Steve Jobs and 20 Years of Apple Servers
Apple is preparing to launch Mac OS X Leopard Server later this year, the seventh major version of its Unix server product based on technology acquired from NeXT. Here's a look at where it came from, and how Steve Jobs intertwines with twenty years of server products at Apple.
Somewhat ironically, while AppleShare was a forward thinking product pushed by Steve Jobs prior to his original departure from Apple in 1985, it was among the first legacy junk to get canned just over a decade later at his return to the company.
After the 1984 Macintosh launch, Jobs led a crusade to push Macs into businesses. At the time, there was little strong competition. IBM’s OS/2 was still in development, and Microsoft’s Windows 3.0 wouldn't ship for another half decade. PCs were simplistic and rare efforts at networking were complex and difficult to configure.
Jobs' 1985 Macintosh Office
Jobs orchestrated a Macintosh Office ad campaign that included the infamous Lemmings Super Bowl ad shown in January 1985. The campaign intended to position the Mac as the ultimate business tool.
However, Mac sales had flattened after an impressive start, and Apple's board of directors was worried that Jobs was a loose cannon pushing technology that could not sustain sales.
Apple’s revenues were still coming from the Apple II, and the Mac was struggling to establish itself. The board pushed Apple CEO John Sculley to contain Jobs so the company wouldn't be spread thin in random directions.
The first deliverable of the Macintosh Office project was the LaserWriter printer with AppleTalk networking. It saved the Mac, establishing it as a useful tool for professionals and not just a graphical toy.
Other components of Macintosh Office included an AppleShare file server and the BigMac project, a personal Mac workstation system based upon a Unix foundation. Both ran into delays, and were a point of contention between Jobs and Sculley.
Jobs continued to push for a Mac followup product to be based upon Unix rather than the basic appliance Mac System Software, which lacked the modern operating system features required in a workstation class product.
In that direction, Apple had licensed Unix from AT&T; before the end of 1985 however, Jobs was pushed out of Apple and efforts to migrate the Mac onto a modern OS foundation were put on ice.
Apple's Sleepy Downhill Decade: 1986-1996
Following Jobs’ departure, Apple under Sculley and his replacement for Jobs, Jean Louis Gassée, dumped the idea of a Unix-based Mac repeatedly:
  1. first in abandoning the BigMac component of the Office project, which Gassée called the "Macintosh Orifice."

  2. second by killing a partnership with Unix workstation maker Apollo, already deep in development with Apple to license the Mac interface on top of its Unix-like Domain/OS. Gassée's cancelation left the already challenged Apollo scrambling, and it was later bought up by HP.

  3. third, Gassée snubbed AT&T, which wanted to license the Mac environment to run on its Unix systems.

Having destroyed any prospect for modern Macs, Gassée unleashed his own Mac reenvisioned as a desktop PC: Macintosh II, and the AppleShare Mac file server. Both were powered by a slightly reheated old Mac System Software.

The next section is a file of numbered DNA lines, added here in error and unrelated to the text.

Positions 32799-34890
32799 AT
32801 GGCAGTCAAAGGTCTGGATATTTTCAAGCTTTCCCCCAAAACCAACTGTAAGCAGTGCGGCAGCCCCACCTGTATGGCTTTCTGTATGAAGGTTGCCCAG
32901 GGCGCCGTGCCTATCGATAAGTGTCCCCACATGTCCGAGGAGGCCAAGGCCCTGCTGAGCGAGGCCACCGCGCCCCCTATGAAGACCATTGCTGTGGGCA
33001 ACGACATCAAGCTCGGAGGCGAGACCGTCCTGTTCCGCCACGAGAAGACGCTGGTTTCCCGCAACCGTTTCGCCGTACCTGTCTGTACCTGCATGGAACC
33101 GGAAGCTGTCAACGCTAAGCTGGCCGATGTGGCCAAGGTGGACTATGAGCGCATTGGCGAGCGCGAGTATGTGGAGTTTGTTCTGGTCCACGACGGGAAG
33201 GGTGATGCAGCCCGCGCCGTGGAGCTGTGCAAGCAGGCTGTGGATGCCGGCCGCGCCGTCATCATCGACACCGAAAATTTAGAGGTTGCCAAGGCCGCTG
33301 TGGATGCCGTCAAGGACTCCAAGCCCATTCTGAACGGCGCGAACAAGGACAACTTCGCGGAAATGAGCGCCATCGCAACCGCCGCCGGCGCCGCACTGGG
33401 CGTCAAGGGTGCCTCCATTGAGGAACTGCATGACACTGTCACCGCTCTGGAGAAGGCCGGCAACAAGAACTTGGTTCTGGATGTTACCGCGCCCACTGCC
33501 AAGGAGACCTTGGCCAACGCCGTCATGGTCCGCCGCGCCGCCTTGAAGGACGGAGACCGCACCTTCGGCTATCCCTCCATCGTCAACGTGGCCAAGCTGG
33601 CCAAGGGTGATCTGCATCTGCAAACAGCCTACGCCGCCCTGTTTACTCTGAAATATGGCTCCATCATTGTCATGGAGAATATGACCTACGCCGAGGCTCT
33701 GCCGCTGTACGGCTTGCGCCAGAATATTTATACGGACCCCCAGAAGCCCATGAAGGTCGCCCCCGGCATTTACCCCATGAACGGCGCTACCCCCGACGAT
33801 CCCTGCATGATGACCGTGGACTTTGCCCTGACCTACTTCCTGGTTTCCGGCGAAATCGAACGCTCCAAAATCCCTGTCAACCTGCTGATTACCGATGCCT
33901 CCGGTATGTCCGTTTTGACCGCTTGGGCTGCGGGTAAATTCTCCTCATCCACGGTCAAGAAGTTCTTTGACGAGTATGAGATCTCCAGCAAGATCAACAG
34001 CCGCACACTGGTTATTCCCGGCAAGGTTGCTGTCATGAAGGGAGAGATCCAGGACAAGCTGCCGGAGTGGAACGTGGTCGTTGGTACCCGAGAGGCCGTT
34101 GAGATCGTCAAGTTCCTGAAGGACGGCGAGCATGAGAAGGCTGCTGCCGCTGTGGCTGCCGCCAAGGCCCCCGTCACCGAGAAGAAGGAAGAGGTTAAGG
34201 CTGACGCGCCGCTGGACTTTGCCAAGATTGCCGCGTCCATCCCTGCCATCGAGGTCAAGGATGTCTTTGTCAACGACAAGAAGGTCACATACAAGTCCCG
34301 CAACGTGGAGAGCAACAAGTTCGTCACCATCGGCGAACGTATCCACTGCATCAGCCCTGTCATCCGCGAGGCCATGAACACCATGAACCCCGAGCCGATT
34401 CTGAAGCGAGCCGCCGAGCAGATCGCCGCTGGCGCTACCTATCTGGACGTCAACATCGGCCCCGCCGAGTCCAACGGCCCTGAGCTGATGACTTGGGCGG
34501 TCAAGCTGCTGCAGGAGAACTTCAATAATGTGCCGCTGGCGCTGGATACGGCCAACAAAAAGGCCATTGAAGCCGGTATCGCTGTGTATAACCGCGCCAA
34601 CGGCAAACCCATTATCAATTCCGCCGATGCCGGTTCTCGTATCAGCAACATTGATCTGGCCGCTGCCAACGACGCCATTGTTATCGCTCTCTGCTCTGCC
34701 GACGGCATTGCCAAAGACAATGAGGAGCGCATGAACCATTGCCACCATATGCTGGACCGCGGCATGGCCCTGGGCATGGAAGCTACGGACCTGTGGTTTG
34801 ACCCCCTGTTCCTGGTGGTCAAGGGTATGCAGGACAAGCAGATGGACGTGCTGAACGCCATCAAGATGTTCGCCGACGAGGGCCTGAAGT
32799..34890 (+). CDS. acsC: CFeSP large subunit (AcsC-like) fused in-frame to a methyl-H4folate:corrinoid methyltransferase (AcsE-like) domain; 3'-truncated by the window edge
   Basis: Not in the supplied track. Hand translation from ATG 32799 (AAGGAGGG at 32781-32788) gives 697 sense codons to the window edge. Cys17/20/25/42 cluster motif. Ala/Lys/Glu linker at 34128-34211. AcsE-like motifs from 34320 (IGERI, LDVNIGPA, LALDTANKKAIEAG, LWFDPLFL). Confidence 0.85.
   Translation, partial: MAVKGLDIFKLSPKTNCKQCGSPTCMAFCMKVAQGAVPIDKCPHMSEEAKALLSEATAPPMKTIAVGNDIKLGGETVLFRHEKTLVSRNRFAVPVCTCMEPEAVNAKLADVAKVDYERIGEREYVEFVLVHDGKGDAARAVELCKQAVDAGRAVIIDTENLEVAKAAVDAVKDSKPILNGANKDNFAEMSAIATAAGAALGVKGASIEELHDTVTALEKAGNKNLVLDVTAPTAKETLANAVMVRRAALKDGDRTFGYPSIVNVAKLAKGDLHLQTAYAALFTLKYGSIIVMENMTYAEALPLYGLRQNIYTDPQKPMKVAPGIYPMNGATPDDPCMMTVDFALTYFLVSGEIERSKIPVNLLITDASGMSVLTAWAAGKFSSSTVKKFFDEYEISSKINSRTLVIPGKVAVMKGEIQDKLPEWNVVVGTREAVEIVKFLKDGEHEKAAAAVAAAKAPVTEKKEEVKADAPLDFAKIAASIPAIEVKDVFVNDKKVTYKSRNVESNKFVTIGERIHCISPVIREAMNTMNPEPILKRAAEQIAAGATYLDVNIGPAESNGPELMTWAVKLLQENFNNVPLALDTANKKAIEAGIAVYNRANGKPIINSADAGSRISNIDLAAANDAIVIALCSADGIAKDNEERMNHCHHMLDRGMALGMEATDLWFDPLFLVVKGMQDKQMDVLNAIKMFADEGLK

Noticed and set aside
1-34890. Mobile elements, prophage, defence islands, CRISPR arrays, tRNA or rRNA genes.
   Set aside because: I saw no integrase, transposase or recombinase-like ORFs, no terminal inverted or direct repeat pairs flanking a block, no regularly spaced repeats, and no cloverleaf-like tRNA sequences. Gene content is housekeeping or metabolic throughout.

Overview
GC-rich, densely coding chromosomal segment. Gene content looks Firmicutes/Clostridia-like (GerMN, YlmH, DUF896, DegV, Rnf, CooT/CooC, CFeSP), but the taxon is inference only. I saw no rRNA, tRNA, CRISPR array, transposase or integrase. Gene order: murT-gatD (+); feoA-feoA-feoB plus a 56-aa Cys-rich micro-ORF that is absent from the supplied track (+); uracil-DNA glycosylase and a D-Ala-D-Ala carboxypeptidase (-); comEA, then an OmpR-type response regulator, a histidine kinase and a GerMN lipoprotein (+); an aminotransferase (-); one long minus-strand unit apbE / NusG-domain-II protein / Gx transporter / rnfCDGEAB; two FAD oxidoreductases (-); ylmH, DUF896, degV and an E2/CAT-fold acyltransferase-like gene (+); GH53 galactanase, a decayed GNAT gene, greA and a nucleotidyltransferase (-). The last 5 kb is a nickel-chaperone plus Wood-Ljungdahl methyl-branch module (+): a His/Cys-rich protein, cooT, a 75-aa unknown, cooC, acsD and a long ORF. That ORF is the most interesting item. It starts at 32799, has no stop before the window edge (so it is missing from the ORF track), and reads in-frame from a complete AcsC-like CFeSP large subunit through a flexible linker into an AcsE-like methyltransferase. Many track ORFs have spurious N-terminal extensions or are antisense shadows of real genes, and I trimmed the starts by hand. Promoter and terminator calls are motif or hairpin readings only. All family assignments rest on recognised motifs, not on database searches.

In 1988, Apple released A/UX, its own Unix distribution for use on Macs as a high end alternative to the Mac System Software.
At the same time, Job's new NeXT had independently delivered the far more sophisticated NeXTSTEP with a Unix foundation; Apple didn't port its Mac System 7 environment to run on A/UX 3.0 until much later in 1992.
Meanwhile, Gassée left Apple to start Be, his own version of the future: another box still lacking basic Unix features such as multiple users, and still in developer beta many years later in 1996.
CEO Trouble
While at Apple, Sculley and Gassée began to experiment with how much they could charge Apple customers before they'd leave for the PC.
After their departure, replacement CEO Michael Spindler fell asleep at the wheel while experimenting with how Apple could best be sold off as a technology portfolio.
CEO Gil Amelio experimented with how many employees he could lay off without actually cutting any projects before the company would implode. Somehow, bits of Apple remained.
Pre-Mac OS X Servers
Along the way, Apple developed two families of servers:
  1. the 1993-1998 Apple Workgroup Servers, standard Mac models with a server designation, running A/UX or AppleShare on the Mac OS
  2. the 1996-1997 custom built Apple Network Servers running IBM's AIX
Apple's A/UX was never ported to PowerPC, leaving Apple split between its poor selling, high-end ANS AIX-only machines and the more approachable but weak AppleShare product, still based on System 7.
Apple not only needed a desktop OS, it desperately needed a server.
While Apple made some efforts to port the Mac desktop environment to run on Unix workstations with MAE and MAS, it was too little and too late. There was also no real effort made to leverage either product in a server capacity.
Apple’s Return to Servers
Job's pioneering efforts to market the desktop Mac as a sophisticated office product were completely dismantled and scuttled by Gassée.
Belated efforts to move the Mac into business environments in the mid 90s using AppleShare on top of the now creaky Mac System 7 resulted in Apple’s products being regarded as a joke by the Enterprise.
By the time Apple released the AIX-based ANS, nobody was looking for servers from Apple, and Mac users largely weren’t interested in managing a command line Unix box.
Meanwhile, Jobs’ plans for a Unix-powered graphical workstation and a business class server had been delivered by NeXT. The following article will profile Apple's recent server products based upon technology it acquired from NeXT, and how Apple is reestablishing the Mac brand in the server market.
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